EPA sues GE over Milford cleanup
The Environmental Protection Agency is suing General Electric for $9 million for contaminating a Milford Superfund site, despite the claim that the company is doing a “great job on what is necessary and sometimes more than necessary” in cleaning it up, according to an EPA attorney.
The EPA filed the suit earlier in September in federal district court in Concord the statute of limitations was about to expire, and “we wanted to protect our claim,” explained Ruthann Sherman, who represents the EPA in the cleanup of the Fletcher Superfund site, to NHBR Daily.
GE is cooperating with the cleanup and negotiating how much to reimburse the EPA for its past cleanup of the site, but EPA felt it needed to file suit in case talks break down, she said.
The concern about the statute of limitations is an indication of how long the cleanup has dragged on — more than 17 years. It took much longer for the contamination to accumulate. Businesses at the site were burning all sorts of wastes at the beginning of the last century, and then it became home to Fletcher’s Paint Works from 1949 to 1989, when it was put on the Superfund list. Industrial solvents were dumped into the ground over the years, polluting a nearby well that once provided a third of the town’s drinking water.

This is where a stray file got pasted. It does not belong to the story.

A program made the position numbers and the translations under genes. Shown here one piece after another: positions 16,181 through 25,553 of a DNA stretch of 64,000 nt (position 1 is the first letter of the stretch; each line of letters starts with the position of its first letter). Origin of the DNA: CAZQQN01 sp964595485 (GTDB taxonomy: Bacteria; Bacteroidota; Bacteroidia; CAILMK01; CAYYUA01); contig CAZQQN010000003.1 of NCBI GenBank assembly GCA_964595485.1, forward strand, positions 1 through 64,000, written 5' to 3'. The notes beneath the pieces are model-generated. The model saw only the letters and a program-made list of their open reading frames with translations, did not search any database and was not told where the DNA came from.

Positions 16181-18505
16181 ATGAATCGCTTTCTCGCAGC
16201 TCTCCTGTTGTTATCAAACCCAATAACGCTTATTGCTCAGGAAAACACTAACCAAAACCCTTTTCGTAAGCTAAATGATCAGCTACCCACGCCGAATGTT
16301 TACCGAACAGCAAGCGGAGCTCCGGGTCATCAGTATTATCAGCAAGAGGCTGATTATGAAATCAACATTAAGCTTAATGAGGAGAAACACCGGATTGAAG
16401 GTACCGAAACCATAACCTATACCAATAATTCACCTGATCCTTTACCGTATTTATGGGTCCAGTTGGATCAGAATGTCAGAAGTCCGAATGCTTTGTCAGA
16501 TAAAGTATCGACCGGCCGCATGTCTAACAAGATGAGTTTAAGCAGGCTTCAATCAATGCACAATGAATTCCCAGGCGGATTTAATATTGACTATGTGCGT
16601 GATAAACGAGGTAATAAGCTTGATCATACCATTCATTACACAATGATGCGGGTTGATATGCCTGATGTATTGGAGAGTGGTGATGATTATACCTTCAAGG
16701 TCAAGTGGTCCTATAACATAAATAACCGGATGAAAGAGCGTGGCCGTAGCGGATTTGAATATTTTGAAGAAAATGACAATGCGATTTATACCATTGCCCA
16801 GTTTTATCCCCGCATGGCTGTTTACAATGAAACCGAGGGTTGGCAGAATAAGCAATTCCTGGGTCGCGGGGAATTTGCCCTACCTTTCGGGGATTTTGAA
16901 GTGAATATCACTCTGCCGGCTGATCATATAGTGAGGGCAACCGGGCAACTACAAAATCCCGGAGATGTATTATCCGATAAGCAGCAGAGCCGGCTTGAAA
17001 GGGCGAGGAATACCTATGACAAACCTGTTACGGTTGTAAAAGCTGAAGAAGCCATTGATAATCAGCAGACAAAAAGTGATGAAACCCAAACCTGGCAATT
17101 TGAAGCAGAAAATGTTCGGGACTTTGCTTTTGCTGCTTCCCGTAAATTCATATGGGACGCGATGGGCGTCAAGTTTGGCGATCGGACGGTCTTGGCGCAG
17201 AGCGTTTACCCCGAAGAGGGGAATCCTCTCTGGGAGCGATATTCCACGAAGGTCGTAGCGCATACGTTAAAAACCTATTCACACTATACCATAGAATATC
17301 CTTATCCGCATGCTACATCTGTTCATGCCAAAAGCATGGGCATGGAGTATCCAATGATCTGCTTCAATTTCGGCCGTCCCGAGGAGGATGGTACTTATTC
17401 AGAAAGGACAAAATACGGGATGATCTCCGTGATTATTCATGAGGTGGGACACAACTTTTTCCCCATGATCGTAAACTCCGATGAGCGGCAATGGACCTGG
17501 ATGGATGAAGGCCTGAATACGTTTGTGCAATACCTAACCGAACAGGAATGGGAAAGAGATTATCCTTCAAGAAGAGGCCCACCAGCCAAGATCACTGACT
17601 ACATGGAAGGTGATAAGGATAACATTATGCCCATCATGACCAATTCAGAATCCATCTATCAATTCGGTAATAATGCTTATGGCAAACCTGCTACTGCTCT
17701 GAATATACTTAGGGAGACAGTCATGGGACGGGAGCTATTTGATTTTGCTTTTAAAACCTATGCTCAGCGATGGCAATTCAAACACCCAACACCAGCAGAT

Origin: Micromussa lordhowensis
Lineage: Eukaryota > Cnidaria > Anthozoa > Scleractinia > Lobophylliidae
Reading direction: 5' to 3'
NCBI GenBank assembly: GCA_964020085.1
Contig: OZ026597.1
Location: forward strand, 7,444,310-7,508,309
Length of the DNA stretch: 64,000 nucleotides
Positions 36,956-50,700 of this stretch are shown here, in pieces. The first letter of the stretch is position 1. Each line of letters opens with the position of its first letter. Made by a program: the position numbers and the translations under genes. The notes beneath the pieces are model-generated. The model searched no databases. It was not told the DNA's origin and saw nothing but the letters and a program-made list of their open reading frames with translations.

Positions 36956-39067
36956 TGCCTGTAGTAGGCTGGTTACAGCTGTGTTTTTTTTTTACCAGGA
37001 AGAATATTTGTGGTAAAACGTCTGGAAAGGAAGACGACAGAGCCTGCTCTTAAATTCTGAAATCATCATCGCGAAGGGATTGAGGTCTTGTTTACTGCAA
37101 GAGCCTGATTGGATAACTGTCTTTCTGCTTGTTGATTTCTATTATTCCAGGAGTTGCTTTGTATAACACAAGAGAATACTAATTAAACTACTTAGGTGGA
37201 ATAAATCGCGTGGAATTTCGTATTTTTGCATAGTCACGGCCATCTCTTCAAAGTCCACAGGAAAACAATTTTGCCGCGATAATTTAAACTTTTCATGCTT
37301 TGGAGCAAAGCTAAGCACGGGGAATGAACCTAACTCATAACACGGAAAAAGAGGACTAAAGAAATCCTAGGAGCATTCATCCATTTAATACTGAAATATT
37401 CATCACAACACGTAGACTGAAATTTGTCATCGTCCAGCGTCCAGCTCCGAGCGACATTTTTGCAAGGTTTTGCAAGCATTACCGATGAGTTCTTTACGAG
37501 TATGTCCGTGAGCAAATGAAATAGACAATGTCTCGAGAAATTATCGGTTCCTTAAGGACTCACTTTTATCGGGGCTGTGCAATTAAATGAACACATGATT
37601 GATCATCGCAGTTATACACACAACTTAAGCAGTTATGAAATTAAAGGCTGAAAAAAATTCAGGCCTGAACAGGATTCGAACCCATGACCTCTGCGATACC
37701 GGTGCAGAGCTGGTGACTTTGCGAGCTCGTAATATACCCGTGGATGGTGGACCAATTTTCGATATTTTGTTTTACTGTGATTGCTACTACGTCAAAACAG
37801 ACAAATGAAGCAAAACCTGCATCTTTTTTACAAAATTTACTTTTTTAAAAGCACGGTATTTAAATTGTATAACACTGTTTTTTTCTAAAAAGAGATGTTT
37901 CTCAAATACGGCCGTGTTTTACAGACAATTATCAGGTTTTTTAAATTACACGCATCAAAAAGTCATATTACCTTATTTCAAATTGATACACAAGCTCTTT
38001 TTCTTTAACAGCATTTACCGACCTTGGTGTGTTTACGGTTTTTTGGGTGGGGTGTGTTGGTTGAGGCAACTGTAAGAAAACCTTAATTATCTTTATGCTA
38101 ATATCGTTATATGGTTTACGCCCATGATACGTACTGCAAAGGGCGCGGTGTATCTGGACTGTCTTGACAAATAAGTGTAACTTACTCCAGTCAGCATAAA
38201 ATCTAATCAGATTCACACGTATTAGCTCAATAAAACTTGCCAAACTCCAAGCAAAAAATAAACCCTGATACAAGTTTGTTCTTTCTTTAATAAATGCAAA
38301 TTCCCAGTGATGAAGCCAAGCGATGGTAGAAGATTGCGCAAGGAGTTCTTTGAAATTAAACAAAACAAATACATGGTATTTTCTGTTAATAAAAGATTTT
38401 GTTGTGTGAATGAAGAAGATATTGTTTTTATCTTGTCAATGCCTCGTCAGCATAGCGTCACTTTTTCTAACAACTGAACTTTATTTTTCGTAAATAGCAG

GE, the manufacturer of the PCBs and many of the other toxic solvents dumped at the site, was named a responsible party. It removed PCB-contaminated soils from three residential properties, repaved streets in order to redirect runoff, and now is in the midst of studying how to best clean up the site and correct any damage to the Souhegan River.
About half of the design work has been done, and the river has been tested, with the data expected in the next few weeks.
EPA incurred $9,195,021 of its own costs for such things as removal and disposal of hazardous substances, covering the soil, installing fences, demolition and disposal of the Mill Street building, completing a remedial investigation and temporarily relocating residents. The question is how much of that bill GE will pay in addition to the work it has done and is doing.
“Even though we are suing them, I think it is safe to say that both sides are feeling good about how negotiations are proceeding,” Sherman said. “Hopefully we will resolve this without any litigation.”
GE spokesperson Peter O’Toole agreed. “We are working with the government to reach an agreement out of court,” O’Toole said. – BOB SANDERS